Jonathon Costenbader, Cocaine Yacht Captain, Pleads Guilty

Categories: Broward News

The M.V. Secret Spot
Cocaine Megayacht Captain, Jonathon Costenbader, plead guilty to conspiring to import cocaine in federal court in West Palm Beach on Friday.

Back in October, we told you about the 34-year-old Costenbader, who captained a 132-foot luxury megayacht called the Secret Spot. He was also apparently captaining around a literal boatload of cocaine.

Initial reports had him transporting around 620 pounds of yeyo on the Secret Spot. But, as it turns out, it was more like 1,100 pounds. According to the feds, the coke had a street value of about $14.5 million.

See also: 600 Pounds of Cocaine Found on West Palm Megayacht

The feds said Costenbader was paid to import a cool $20 million worth of coke between June and October.

When he was busted in October, Costenbader had just docked the Secret Spot from the Bahamas at the Palm Harbor Marina in West Palm Beach.

He was spotted carrying duffel bags off the yacht and then loading them into his pickup. Costenbader's girlfriend, Michelle Daniel, 33, helped him unload the bags. She was also arrested. Daniel pled guilty to similar charges.

Costenbader was apparently very forthcoming with the authorities when he was confronted.

When agents asked him what was in the bags, he replied, "Cocaine."

Costenbader also admitted getting the coke from the Bahamas and said he was going to hand the drugs over to another man here in Florida named Steve Torello Davis.

Feds had the captain place a call to Davis to set up a place to meet where the cocaine could be delivered.

According to investigators, Davis was expecting 200 bricks, which he was allegedly going to turn over to other people.

Homeland Security Investigations agents, the Drug Enforcement Administration, Customs and Border Patrol, and the Palm Beach County Sheriff's Office were all ready to pounce when the two men met up. And pounce they did, arresting the 26-year-old Davis.

On Friday, Davis also pleaded guilty to conspiracy charges.

According to agents, Costenbader had been paid $500,000 for importing coke in the past, and was expecting another $700 grand this time around when they nabbed him. He also told agents that he had about $200,000 at his home, and that he lost most of it on gambling.

Costenbader, Daniel and Davis are scheduled to be sentenced on February 21.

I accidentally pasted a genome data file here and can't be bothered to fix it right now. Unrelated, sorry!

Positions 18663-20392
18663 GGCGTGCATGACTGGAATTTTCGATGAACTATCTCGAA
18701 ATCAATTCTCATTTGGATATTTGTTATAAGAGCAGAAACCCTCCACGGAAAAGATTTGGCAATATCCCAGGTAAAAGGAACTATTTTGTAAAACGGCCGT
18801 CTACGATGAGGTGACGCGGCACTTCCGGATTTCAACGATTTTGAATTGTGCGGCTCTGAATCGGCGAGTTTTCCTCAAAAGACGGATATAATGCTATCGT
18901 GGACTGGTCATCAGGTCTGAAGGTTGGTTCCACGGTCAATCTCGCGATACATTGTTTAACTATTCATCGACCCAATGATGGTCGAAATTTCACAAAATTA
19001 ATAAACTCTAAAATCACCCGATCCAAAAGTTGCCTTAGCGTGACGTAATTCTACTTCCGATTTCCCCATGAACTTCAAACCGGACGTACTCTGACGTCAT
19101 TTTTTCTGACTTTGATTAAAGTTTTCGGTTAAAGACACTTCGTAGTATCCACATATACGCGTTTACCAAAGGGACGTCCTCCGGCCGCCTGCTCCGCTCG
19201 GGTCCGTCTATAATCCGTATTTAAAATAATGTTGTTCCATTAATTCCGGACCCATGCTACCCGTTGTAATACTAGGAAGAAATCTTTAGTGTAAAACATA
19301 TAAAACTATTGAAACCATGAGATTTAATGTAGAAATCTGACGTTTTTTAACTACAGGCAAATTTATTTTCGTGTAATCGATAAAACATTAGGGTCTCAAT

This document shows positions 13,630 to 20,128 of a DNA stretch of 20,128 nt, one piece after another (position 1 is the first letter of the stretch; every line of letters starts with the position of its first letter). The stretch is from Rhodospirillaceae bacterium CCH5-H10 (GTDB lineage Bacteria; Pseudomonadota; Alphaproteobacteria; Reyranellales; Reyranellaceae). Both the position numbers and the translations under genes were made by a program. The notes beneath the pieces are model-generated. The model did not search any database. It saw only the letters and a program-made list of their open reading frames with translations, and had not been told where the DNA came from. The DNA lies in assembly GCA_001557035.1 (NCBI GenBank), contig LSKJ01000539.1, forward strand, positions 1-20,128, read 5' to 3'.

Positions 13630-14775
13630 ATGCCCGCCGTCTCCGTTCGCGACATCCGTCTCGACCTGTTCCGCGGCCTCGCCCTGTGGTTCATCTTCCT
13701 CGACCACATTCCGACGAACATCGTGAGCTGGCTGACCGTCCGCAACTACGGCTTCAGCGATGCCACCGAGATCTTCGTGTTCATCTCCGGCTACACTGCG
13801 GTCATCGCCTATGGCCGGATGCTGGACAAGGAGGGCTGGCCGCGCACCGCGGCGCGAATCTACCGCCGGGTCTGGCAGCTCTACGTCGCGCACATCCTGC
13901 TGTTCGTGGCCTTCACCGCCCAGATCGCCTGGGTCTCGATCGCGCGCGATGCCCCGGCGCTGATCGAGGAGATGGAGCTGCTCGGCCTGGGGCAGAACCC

If convicted, they face a maximum penalty of ten years to life in federal prison and a $10 million fine.

Send your story tips to the author, Chris Joseph.

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There are not any press releases related to this case (Arrest, Indictment, Guilty Plea) on US ATTY Southern District Florida website.


I mean no disrespect to Chris Joseph, but it was a little disappointing to see NT recycling lame SS and PBP content while totally missing the real story.

The real story is the mystery about how an international organized crime syndicate orchestrated an elaborate, well funded scheme that anonymously recruited multiple cutouts.

The paymaster, Steven Davis was not really a dealer or a distributor in the typical sense, he was basically an intermediary and well paid cut out. Davis did not even know if the shipment was pot or cocaine.

Costenbader speed of 25 knots is what reportedly attracted the unwanted attention of the spotter plane. It suggests he was probable working under a timetable for unloading.

 You can bet that the crime syndicate knew the deal was going south before Costenbader did. They likely had a view of the marina from afar and would have seen law enforcement rolling up to the dock. The syndicate undoubtedly knew that Captain Costenbader rolled on Davis before the parking lot take down. 

Typically guilty pleas signal defendants are cooperating, but with the syndicates sophisticated firewall still intact, (as of late as last week), the odds of the DEA successfully getting past their paymaster pawn cutout are not looking very good.

The missing story is all about mystery and intrigue. It is intriguing that Davis can't roll over on anyone. It is intriguing because the scheme was so well designed, that neither Davis, Costenbader or Daniels have any idea of the identity of who their employer is. 

The endgame story may be a story about the lack success of the DEA in deciphering the clues, and its failure to sort out who the real players are.

Sidebar: There won't be any forfeiture proceedings as the DOJ has concluded that SecretSpot yacht owners Sid and Leslie-Anne Meuser of Singer Island did not have involvement beyond their misguided trust in their captain.

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